We’ve all seen that yucky green water in a lake, river, or ocean. But there’s actually a lot more going on than a bad background for an Instagram photo.
What is ‘nutrient pollution’?
But in order to grow, algae need sunlight, slow-moving water, and nutrients like nitrogen, phosphorus, and potassium. These nutrients naturally occur in aquatic ecosystems, but the problem comes when people get involved.
But human activities like farming and wastewater treatment can put excess nitrogen and phosphorus into water and air, causing pollution. This process is called “nutrient pollution,” and it can lead to dangerous algal blooms.
What are algal blooms?
When man-made practices let too much nitrogen and phosphorus in the water, algae grows at a faster pace than its ecosystem can handle. This rapid algae growth (also called an algal bloom) reduces the oxygen in the water.
Fish need oxygen to breathe. So, as it leaves the water, they die by the masses, and the aquatic species that can survive are forced to leave the region. These areas, with little to no oxygen or wildlife, are called “dead zones.”
The United States has more than 166 dead zones, with the biggest being the Gulf of Mexico Hypoxic Zone, which spans 6,334 square miles. The area gets excess nutrient pollution from agriculture and wastewater runoff from the Mississippi River.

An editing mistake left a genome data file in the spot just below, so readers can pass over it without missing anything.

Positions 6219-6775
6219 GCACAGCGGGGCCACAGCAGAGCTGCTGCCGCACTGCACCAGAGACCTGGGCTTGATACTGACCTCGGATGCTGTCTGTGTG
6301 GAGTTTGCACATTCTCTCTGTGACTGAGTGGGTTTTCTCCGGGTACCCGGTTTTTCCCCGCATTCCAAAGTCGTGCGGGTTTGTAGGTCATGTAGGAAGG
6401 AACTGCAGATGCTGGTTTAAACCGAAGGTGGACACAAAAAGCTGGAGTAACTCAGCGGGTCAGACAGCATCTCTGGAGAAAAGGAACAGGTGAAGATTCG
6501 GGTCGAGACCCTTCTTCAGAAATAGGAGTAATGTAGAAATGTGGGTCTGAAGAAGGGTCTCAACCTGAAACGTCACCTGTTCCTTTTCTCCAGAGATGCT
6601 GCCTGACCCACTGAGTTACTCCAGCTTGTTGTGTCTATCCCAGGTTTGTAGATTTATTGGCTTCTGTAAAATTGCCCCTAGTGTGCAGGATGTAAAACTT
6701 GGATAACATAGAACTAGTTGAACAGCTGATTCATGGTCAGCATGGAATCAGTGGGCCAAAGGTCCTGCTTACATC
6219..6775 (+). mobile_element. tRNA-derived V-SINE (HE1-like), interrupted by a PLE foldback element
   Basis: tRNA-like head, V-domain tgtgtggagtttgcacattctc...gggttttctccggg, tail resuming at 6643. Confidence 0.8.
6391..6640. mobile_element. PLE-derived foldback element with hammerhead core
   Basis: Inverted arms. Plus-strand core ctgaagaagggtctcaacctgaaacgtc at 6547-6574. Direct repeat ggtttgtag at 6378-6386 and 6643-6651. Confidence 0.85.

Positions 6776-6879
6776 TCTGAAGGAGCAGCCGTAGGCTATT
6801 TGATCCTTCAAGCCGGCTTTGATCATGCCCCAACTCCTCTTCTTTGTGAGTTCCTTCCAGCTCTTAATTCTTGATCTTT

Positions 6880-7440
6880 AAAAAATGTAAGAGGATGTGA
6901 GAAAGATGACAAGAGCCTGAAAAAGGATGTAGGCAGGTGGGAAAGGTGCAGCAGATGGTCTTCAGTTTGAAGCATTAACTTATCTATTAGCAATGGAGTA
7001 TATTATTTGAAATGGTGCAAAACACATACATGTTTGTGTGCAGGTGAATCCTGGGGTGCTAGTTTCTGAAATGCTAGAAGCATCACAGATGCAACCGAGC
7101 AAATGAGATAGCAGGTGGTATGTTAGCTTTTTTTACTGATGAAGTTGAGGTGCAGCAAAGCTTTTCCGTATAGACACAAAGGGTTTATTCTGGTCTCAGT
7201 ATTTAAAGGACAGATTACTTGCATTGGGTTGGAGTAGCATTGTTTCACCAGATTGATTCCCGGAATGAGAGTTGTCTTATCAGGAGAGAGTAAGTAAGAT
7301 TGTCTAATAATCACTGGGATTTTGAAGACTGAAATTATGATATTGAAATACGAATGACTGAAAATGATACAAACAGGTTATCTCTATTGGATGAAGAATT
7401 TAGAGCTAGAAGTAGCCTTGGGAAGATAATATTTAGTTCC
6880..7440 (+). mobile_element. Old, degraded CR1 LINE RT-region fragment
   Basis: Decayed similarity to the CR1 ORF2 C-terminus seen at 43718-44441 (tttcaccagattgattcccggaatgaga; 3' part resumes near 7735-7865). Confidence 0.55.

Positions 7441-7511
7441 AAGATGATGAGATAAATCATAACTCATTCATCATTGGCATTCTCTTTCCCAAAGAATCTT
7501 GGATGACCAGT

When smaller fish species consume the now-toxic algae in dead zones, a thick green muck engulfs the water. This algae then travels up the food chain to larger species like turtles and dolphins. Not all algal blooms are toxic, but even when they aren’t, they cause green muck that blocks out the sunlight and clogs up the gills of fish.
How do algal blooms impact humans?
Algal blooms produce bacterial growth that makes humans and animals sick if they come into contact with it, if they drink polluted water, or if they consume fish and shellfish that’s been contaminated.
The toxins in algae can result in rashes, produce respiratory problems, induce stomach or liver illnesses, and have neurological effects.
Stormwater runoff from cities can carry excess nutrients into reservoirs, lakes, and rivers. In wastewater treatment, chemicals used to purify water can react with the algae to form dioxins.
These dioxins have been linked to reproductive and developmental health issues.
What you can do
On a personal level, you can protect yourself and your pets from toxic algae water by checking local health advisories whenever you visit a body of water. If you spot water that looks bluish-green or smells bad, contact your local health department to have it tested. The Environmental Protection Agency has a centralized resource of statewide water monitoring bodies and resources.